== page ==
TUCSON, Arizona, U.S.A. — Thousands of Arizona youth demonstrated peacefully last week against a proposed crackdown on illegal immigrants – and many walked out of their schools to take part in the protests.
The students walked out of their schools to demonstrate their opposition to possible changes in federal immigration laws that would, if adopted, make it a felony to be in the United States illegally – or to help someone who is in the country illegally.
“It’s wrong,” said Chris Nogalas, 14, of Pistor.
Nogalas took part in the Friday walkout that included students from Cholla High School and Pistor Middle School. He said that, were it not for the Mexicans, “There would be no one to do the jobs the white people don’t want to do.”
On Wednesday, March 29, about 275 students walked out of their classes at Cholla and Pueblo high schools “to express their opinions regarding the much-publicized border/immigration issues,” wrote Roger Pfeuffer, the Tucson school superintendent in a letter to parents that day.
Two days later, Pfeuffer wrote parents again, saying that more students had walked out, but that school staff had accompanied them to the protests “to promote responsible behavior and to maintain their safety.”
Some of the student protestors said the proposed changes to immigration law was wrong, but offered few specifics. Others said they didn’t know what the protests were about but went along because their friends did.
But many of the young demonstrators said the United States should be open to all immigrants from all countries, especially Mexicans who came in search of work to care for their families and pose no threat to American citizens.
The protest on Sunday, March 30 coincided with the 6th Annual Arizona César E. Chavez Holiday Coalition March & Rally. The marchers entered Rudy Garcia Park, screaming and chanting, as the musicians on-stage assembled their equipment.
The energy of the protestors was electrifying. Thousands of people of all ages and races gathered under the warm Tucson sun, waving flags and carrying signs.
Viridiana Celaya, 18, of Desert View High School, attended the rally on Sunday. She said that the Mexican people have worked hard enough to have earned their place in American society.
“I’m here representing Mexicans in America,” said Celaya. “I think it’s going to be counterproductive [to deport the Mexican immigrants]; they don’t appreciate everything the Mexicans have done.”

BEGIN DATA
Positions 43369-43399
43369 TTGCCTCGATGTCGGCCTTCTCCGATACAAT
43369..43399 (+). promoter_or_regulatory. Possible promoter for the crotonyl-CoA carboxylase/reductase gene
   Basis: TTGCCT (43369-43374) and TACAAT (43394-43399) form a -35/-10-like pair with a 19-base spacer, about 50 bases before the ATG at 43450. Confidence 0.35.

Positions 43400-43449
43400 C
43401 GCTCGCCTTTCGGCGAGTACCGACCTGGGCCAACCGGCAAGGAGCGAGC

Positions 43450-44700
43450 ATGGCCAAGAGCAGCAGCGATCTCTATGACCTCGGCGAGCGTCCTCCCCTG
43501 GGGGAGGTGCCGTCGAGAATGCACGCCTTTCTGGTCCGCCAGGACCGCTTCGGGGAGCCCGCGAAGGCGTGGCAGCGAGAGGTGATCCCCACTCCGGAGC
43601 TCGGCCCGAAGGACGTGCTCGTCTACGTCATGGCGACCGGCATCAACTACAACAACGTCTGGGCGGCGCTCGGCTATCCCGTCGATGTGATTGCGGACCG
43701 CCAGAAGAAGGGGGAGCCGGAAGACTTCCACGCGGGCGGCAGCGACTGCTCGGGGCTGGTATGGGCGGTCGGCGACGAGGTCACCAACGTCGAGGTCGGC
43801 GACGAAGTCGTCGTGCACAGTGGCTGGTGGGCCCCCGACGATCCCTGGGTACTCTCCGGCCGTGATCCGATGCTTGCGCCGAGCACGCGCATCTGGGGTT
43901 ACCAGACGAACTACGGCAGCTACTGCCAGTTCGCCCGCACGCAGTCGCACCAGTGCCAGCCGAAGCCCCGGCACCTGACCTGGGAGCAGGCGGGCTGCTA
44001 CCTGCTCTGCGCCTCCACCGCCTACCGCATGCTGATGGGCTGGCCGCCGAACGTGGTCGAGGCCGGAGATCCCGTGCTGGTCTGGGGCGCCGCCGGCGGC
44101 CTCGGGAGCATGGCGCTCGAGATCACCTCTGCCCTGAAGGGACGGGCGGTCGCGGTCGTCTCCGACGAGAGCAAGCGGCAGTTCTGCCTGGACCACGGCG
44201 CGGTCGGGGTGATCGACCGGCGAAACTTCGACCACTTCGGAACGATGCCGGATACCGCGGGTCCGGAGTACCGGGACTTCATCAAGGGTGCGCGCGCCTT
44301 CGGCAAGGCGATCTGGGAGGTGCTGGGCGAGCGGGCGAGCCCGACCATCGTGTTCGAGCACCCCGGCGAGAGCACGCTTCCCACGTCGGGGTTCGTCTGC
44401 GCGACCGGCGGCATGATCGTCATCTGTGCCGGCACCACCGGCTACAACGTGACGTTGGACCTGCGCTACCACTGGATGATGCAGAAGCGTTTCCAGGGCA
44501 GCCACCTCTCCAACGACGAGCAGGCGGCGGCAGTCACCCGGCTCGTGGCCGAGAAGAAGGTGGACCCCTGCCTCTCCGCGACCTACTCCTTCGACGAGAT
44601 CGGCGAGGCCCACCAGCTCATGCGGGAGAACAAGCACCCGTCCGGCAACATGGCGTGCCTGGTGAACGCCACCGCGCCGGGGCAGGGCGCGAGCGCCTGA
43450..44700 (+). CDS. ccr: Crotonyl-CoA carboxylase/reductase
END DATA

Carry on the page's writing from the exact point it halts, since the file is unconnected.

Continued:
According to Eleanor Droegemeier, Program Coordinator for the Tucson Unified School District, Apollo Middle School held an organized walk-out last week.
But Droegemeier said she does not agree with the way the students are protesting.
“I think it is very important to speak out and to express themselves, I just don’t think this is the way to do it,” said Droegemeier.
According to Tucson Police Department spokesman Officer Frank Amado, the demonstrations on proposed immigration laws have been the first major youth protest in the area since the Chicano movement in the 1960s.
According to Amado, the protests have been fairly safe. One middle school student was struck by a car during a walk-out last week but sustained only minor injuries.
Tucson isn’t alone in hosting large pro-immigrant rallies.
“This is not merely a local phenomenon, but a national, historic event, and similar protests are occurring in many cities nationwide,” wrote community leaders in an April 1 letter to area residents.
The letter, penned by Congressman Raul Grijalva, an Arizona Democrat, many school district superintendents and others, said that they would take steps to provide discussions, forums, debates and panels in the schools on the issue of immigration.
The letter also noted that Arizona high school students were scheduled to begin three weeks of standardized testing starting this week and that students who were not there to participate in the tests “may not graduate.”
Mark Kepler from the Tucson chapter of World Can’t Wait – an organization dedicated to driving President George Bush from office using a variety of social and political issues including immigration – said when young people have the opportunity to speak out, they should do it.
“When they’ve got a chance, they’ve got to move,” said Kepler. “The people in Congress don’t respond to phone calls and emails. They only respond to taking it out to the streets.”
Droegeneier suggested that students write letters and discuss these issues in class, but refrain from marching through the streets as a means of demonstrating their opposition to the new immigration laws.
“We’ll talk when we get to the Federal building,” Kepler said.
Alkhansa el-Bedawai is a Reporter for Youth Journalism International.